The gay traveller
Conservative India is an unlikely hotspot on LGBT tourists’ map, writes Diksha Madhok 

When Thomas Roth first visited India, he was often asked about his wife and children—questions he would try to evade.

A file photo of the 2011 Fourth Delhi Queer Pride Parade

That was 30 years ago, when homosexuality was a criminal offence in India and for many the term "gay" only meant "happy". Roth is again planning a trip to India, this time with his partner, and hopes the visit will coincide with the annual Queer Pride parade in New Delhi.

"Earlier like most gays in India at that time, I was basically invisible," said Roth, who runs a lesbian, gay, bisexual and transgender (LGBT) community market research firm in San Francisco.

"Now, with emerging Gay Pride events, film festivals, parties, etc. gay visitors can have it all," he says.

Since homosexuality was decriminalised in India in 2009, an increasing number of LGBT tourists are viewing India as a holiday destination.

A survey conducted by Roth’s firm in the US last year ranked India as the second most desired cultural or adventure destination, just behind Thailand.

Changing mindsets have created business possibilities for travel operators, who are now portraying India as an emerging gay-friendly destination.

Four years ago, there wasn’t a single gay tourism company in India. The International Gay & Lesbian Travel Association now lists seven gay-friendly or exclusively LGBT travel agents in India.

Changing mindsets have created business opportunities for travel operators, who are now portraying India as a gay-friendly destination Photo: Reuters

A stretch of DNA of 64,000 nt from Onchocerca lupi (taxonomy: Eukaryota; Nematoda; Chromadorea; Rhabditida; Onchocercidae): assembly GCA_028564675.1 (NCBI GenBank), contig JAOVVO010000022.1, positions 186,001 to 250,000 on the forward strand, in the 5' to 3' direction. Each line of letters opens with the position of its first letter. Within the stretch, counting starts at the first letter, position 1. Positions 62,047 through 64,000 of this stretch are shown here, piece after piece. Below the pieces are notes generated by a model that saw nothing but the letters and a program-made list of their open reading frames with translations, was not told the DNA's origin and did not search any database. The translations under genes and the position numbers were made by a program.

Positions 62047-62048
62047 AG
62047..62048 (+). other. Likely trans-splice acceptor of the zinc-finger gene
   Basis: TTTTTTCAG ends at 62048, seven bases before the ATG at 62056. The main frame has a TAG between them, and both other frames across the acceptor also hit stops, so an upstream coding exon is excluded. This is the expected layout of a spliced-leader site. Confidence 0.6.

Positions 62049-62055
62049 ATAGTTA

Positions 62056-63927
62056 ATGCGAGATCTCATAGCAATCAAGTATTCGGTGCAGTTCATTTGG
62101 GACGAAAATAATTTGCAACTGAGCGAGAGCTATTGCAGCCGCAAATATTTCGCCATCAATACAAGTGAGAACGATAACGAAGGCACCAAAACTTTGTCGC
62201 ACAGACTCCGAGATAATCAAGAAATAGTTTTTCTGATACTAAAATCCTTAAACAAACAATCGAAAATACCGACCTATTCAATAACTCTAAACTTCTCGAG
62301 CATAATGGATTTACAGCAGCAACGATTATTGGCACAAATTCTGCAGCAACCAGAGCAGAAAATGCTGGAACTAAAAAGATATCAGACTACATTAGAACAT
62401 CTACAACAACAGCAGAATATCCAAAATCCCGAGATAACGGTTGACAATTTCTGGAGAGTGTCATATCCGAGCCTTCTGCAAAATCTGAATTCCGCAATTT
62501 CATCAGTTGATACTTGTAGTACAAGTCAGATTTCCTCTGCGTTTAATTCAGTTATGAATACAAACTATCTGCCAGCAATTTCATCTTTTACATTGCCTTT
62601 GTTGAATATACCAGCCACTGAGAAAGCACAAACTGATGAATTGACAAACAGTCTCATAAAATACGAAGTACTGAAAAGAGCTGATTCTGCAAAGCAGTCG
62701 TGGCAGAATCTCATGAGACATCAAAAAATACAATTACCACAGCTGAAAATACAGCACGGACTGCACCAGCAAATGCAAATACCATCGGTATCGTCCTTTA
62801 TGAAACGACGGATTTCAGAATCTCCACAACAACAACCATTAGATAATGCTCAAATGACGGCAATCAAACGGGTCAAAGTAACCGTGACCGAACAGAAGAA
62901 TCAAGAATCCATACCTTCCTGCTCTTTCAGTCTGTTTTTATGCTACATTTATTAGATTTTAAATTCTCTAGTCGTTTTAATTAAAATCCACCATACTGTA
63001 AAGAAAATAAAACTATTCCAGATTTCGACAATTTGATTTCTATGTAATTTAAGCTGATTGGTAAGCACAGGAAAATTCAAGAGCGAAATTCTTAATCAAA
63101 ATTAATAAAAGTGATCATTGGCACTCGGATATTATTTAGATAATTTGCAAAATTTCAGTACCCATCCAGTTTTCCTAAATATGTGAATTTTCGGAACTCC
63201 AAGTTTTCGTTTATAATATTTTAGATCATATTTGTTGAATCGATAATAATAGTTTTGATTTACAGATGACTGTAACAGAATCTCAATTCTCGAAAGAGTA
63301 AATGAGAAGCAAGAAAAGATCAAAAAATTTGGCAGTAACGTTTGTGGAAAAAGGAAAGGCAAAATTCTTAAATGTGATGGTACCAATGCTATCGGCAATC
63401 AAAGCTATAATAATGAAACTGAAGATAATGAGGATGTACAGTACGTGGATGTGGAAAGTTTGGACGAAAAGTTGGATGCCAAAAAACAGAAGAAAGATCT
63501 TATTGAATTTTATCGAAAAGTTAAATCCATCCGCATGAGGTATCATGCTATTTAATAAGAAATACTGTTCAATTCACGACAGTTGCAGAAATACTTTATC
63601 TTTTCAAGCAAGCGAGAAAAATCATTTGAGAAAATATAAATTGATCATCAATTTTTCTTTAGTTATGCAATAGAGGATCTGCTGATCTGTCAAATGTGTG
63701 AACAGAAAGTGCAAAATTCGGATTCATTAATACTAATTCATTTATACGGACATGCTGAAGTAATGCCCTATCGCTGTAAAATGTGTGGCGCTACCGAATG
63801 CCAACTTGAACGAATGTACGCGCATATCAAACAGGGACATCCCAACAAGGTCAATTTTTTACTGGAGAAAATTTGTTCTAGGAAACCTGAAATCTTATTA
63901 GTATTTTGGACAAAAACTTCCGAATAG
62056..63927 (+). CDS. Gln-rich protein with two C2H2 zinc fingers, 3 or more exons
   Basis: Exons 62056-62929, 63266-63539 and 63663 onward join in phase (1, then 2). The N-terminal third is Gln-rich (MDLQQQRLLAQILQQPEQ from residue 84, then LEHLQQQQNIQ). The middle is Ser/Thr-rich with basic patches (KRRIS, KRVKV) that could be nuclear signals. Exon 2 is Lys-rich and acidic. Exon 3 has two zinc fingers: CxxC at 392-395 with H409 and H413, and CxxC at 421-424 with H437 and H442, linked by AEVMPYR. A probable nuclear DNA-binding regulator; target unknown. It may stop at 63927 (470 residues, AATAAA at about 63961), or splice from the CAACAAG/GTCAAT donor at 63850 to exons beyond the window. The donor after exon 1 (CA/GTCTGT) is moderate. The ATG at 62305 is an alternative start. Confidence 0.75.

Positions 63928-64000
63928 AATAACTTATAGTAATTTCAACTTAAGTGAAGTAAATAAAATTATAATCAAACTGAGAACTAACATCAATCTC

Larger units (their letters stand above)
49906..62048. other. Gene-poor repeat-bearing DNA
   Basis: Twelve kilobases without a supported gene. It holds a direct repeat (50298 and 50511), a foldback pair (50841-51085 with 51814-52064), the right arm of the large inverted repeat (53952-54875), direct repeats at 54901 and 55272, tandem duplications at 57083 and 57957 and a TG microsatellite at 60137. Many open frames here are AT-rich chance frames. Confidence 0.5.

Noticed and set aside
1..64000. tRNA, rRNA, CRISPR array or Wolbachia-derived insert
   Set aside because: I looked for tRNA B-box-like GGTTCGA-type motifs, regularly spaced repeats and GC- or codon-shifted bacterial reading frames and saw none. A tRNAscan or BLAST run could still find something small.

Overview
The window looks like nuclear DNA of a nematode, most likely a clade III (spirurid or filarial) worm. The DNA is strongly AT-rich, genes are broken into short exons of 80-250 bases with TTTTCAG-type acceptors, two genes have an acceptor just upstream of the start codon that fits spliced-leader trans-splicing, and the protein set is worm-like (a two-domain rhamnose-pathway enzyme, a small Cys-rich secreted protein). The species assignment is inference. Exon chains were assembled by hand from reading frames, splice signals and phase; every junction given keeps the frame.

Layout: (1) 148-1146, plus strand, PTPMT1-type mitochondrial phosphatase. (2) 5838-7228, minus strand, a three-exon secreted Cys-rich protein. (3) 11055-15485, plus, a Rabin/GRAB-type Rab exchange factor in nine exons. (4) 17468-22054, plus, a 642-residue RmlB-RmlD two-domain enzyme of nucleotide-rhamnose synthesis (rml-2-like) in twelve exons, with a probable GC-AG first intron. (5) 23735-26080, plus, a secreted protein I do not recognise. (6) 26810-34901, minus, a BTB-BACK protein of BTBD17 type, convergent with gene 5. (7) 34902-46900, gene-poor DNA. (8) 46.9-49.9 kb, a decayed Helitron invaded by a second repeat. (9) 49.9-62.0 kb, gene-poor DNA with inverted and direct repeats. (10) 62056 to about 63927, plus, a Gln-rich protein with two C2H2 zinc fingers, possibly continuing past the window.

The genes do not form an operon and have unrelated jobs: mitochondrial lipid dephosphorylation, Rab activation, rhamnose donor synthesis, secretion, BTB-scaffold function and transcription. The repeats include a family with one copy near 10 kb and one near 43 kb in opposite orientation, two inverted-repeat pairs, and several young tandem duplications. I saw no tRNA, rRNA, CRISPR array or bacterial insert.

"Word about India has travelled far and wide through the Internet," says Sanjay Malhotra, owner of Indjapink, which calls itself India’s first gay travel boutique. He started with 20 clients but now has more than 100.

"Five years ago, the gay community had so many apprehensions travelling to India. Not so any longer," he adds.

Tours cover everything from honeymoon packages to spiritual retreats. An opportunity to interact with the local gay community is the icing on the cake.

Malhotra has even conducted weddings with traditional Hindu rites for two couples.

Not that it is impossible for LGBT tourists to experience India without a travel agent. When economist Qing Wu visited North India with his partner, he said he "never felt uncomfortable" as a couple.

The special packages provided by LGBT tour companies in India also ensure clients can be completely uninhibited. The entire staff is gay-friendly.

"It is my duty that no taxi driver or guide says anything offensive," says Abhinav Goel, owner of Out Journeys in New Delhi.

These packages are mid-range to luxury and most of the clientele comes from the US and Australia. A majority of these agencies still cater to men, though the survey by Roth’s firm showed India was the most desired destination among lesbians in North America. Goel is planning to starting a group package for lesbians.

India is still way behind places such as Hong Kong and Thailand, which have openly gay communities and gay-friendly infrastructure.

Operators say it would be hard for India to compete with these destinations without visible government support.

"They just have to make the statement that Incredible India supports gay travellers," says Goel. "That small and simple statement could really open the doors." — Reuters